I  turned 80 in February of 2017. To say this gave me pause would be like saying I felt a little twinge when an alligator bit my leg.

     I've had trouble with major birthday years. At 40, I went to bed for the day. At 50, I was bereft realizing I was at the half way mark but more probably beyond it. 60 and 70 were difficult for more reasons than the number...the painful process of my husband's diagnosis of dementia and passing. After each birthday I found myself a little depressed. Number 80 (and yes, it's just a number, but a significant one) came with a big depression and a side order of anxiety.

      It's not like suddenly being hit by depression and not knowing why. I know why and from whence it came. I not only have less ahead than behind but a lot less. And instead of focusing on every day, indeed every moment, my thoughts have been running to the unknown future.

     I'm lucky to be healthy. I have two new hips, cataracts all gone. I exercise regularly, eat healthy food, have remained slim and can move around my life easily. But having moved back to Florida from my beloved New York City, I have been struggling to stay interested, interesting and above all relevant.

     I have written articles for a local newspaper on aging and the problems and feelings of those of us who are grappling with the effects of not being young anymore and trying to stay relevant. And since my last birthday, I am, once again, doing research on myself. What, at 80, do I want to do with the remaining years, picturing myself healthy and able and with my mind still fairly well intact?

     What I discovered in my self-to-self research is how the messages from our youth trail us to old age!  I still have within me expectations and admonishments I heard way back in my growing up years. I most definitely internalized that I had to be someone, to do something to be relevant. And I strived to do exactly that in every stage of my life.

     But as I continue to explore the spiritual side of my life, which matters more to me at this time of my aging process, I find myself at war with that idea. And I have to win that war because it stands between me and joy and contentment with life just as it is, and with me just as I am without having to do or be anything. I am enough as I am. I need to prove nothing. As the great philospher in the sailor suit said: "I yam what I yam!" But I have to feel that. On some days I do, on others not so much.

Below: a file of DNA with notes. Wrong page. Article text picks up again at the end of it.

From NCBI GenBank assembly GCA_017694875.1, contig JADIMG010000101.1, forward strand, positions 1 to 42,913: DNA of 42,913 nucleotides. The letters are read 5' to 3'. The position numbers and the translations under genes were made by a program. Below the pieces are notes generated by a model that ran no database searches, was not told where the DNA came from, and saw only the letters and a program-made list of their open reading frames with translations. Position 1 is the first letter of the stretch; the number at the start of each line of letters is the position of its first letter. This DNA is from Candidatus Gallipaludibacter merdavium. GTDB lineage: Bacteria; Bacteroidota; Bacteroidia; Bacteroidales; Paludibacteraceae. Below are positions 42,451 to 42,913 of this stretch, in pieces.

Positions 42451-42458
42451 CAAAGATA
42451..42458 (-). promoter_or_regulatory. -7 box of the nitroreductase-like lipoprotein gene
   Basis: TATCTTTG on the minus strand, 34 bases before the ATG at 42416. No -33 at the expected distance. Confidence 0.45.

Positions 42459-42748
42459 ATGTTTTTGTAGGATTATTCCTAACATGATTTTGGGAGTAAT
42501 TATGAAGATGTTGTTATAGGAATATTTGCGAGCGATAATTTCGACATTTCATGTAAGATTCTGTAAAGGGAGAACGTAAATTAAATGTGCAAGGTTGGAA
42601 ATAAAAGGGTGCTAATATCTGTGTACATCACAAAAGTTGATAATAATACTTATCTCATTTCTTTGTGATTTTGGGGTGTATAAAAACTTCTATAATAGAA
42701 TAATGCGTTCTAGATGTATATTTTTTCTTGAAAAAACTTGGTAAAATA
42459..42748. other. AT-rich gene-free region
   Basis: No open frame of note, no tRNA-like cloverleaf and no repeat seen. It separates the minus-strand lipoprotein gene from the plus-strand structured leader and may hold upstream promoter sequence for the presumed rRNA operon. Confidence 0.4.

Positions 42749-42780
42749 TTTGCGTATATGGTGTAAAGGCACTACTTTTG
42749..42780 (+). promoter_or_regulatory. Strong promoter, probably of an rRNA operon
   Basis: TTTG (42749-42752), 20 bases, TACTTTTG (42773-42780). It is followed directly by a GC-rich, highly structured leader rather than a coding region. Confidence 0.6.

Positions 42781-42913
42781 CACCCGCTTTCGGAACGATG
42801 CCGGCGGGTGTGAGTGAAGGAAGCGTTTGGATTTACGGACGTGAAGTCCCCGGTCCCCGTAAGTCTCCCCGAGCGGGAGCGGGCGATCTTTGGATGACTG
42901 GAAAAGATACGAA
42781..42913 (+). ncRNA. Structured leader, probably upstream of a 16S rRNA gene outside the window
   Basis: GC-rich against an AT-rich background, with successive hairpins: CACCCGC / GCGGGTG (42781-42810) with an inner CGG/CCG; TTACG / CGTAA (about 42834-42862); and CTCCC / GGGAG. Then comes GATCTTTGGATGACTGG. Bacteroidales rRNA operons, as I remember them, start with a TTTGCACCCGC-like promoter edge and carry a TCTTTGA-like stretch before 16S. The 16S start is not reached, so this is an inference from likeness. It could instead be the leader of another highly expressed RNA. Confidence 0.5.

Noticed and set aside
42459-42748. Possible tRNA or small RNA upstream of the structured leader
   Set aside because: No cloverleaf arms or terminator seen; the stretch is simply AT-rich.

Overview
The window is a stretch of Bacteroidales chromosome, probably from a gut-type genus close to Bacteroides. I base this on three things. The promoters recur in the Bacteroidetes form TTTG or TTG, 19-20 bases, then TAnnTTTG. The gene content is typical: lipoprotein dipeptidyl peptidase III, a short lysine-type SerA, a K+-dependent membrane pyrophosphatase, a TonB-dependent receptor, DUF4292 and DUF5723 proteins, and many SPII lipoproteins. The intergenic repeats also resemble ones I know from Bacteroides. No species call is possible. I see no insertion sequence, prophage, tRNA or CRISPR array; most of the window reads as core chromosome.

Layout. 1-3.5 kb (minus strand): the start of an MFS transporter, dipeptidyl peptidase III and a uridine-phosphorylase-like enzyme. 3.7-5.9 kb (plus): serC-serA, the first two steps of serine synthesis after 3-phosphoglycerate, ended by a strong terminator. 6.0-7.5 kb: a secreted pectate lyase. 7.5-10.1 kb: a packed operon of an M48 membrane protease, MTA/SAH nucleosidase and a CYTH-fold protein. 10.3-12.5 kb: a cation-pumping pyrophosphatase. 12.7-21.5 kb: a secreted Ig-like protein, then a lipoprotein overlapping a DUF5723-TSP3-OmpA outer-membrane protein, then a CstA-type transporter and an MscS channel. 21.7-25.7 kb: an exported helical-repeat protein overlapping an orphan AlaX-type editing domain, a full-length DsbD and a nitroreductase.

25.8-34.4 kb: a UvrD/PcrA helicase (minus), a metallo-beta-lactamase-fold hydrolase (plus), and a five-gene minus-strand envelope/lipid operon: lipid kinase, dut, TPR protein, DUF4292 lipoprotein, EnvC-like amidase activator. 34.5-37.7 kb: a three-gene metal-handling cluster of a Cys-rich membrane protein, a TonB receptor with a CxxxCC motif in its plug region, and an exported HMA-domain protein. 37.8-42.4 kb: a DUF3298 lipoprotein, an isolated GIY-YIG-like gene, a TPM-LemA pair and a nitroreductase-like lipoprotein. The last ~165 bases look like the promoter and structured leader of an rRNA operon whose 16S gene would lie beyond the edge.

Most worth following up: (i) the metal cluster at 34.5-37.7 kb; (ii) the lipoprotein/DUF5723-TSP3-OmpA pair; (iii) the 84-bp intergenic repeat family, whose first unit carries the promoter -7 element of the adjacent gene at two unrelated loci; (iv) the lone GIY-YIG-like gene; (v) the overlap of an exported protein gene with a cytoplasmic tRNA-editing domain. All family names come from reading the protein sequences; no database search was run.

The other day, a not so great one, depression wise, I got a text message from my daughter who lives nearby. She said she was ill and going to the doctor. She texted me again when she was done and said she was going to pick up some soup from a local market and did I want some. I said that I could do better than the market and had all the ingredients for my cures-everything-that-ails-you chicken soup. And did she want some? Yes, she said.

     Well, after everything was in the pot, not having anything pressing to do, I stood patiently at the stove and watched the steam rise as the soup heated up, bubbled, rolled and finally came to a boil. And as I watched and sniffed the delicious aroma already in my kitchen, I was aware of the thought that if that was all I did that day, and there was no tomorrow, it was enough to have seen my creation cooking in a pot. I was in the Now, paying attention to the bubbling soup made to aid my ailing child, and strangely feeling good.

     Of course the truth that staying in the present moment is imperative for my mental health is not a revelation...nor is fully understanding that that is all there is and if I miss the moment, I miss my true life. My chicken soup epiphany was a simple but powerful reminder from above and from within that the Now is where the light is and from that comes everything...my life, my creativity, my joy. My goal is to stay there.

     I'll let you know.

You are reading

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Remaining relevant as we age

Taking a Back Seat

Feeling Redundant